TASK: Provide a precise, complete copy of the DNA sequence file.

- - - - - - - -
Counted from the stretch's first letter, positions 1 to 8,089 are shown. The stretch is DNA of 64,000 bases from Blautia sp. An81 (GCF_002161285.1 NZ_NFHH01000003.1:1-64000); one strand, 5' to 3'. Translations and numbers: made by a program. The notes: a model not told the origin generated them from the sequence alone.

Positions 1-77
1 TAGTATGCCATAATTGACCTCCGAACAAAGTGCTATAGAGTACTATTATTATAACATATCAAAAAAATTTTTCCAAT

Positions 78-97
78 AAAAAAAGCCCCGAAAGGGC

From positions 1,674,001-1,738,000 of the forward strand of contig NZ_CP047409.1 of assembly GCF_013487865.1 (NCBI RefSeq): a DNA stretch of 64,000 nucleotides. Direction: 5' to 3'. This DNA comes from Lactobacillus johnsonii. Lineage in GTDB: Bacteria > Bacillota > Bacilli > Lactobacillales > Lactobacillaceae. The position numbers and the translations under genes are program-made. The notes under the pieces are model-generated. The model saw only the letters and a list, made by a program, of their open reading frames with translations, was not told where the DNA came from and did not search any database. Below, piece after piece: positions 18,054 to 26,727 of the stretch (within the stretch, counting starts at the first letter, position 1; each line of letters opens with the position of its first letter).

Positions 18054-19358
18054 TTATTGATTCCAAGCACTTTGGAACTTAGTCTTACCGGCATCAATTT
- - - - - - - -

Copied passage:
Counted from the stretch's first letter, positions 1 to 8,089 are shown. The stretch is DNA of 64,000 bases from Blautia sp. An81 (GCF_002161285.1 NZ_NFHH01000003.1:1-64000); one strand, 5' to 3'. Translations and numbers: made by a program. The notes: a model not told the origin generated them from the sequence alone.

Positions 1-77
1 TAGTATGCCATAATTGACCTCCGAACAAAGTGCTATAGAGTACTATTATTATAACATATCAAAAAAATTTTTCCAAT

Positions 78-97
78 AAAAAAAGCCCCGAAAGGGC

From positions 1,674,001-1,738,000 of the forward strand of contig NZ_CP047409.1 of assembly GCF_013487865.1 (NCBI RefSeq): a DNA stretch of 64,000 nucleotides. Direction: 5' to 3'. This DNA comes from Lactobacillus johnsonii. Lineage in GTDB: Bacteria > Bacillota > Bacilli > Lactobacillales > Lactobacillaceae. The position numbers and the translations under genes are program-made. The notes under the pieces are model-generated. The model saw only the letters and a list, made by a program, of their open reading frames with translations, was not told where the DNA came from and did not search any database. Below, piece after piece: positions 18,054 to 26,727 of the stretch (within the stretch, counting starts at the first letter, position 1; each line of letters opens with the position of its first letter).

Positions 18054-19358
18054 TTATTGATTCCAAGCACTTTGGAACTTAGTCTTACCGGCATCAATTT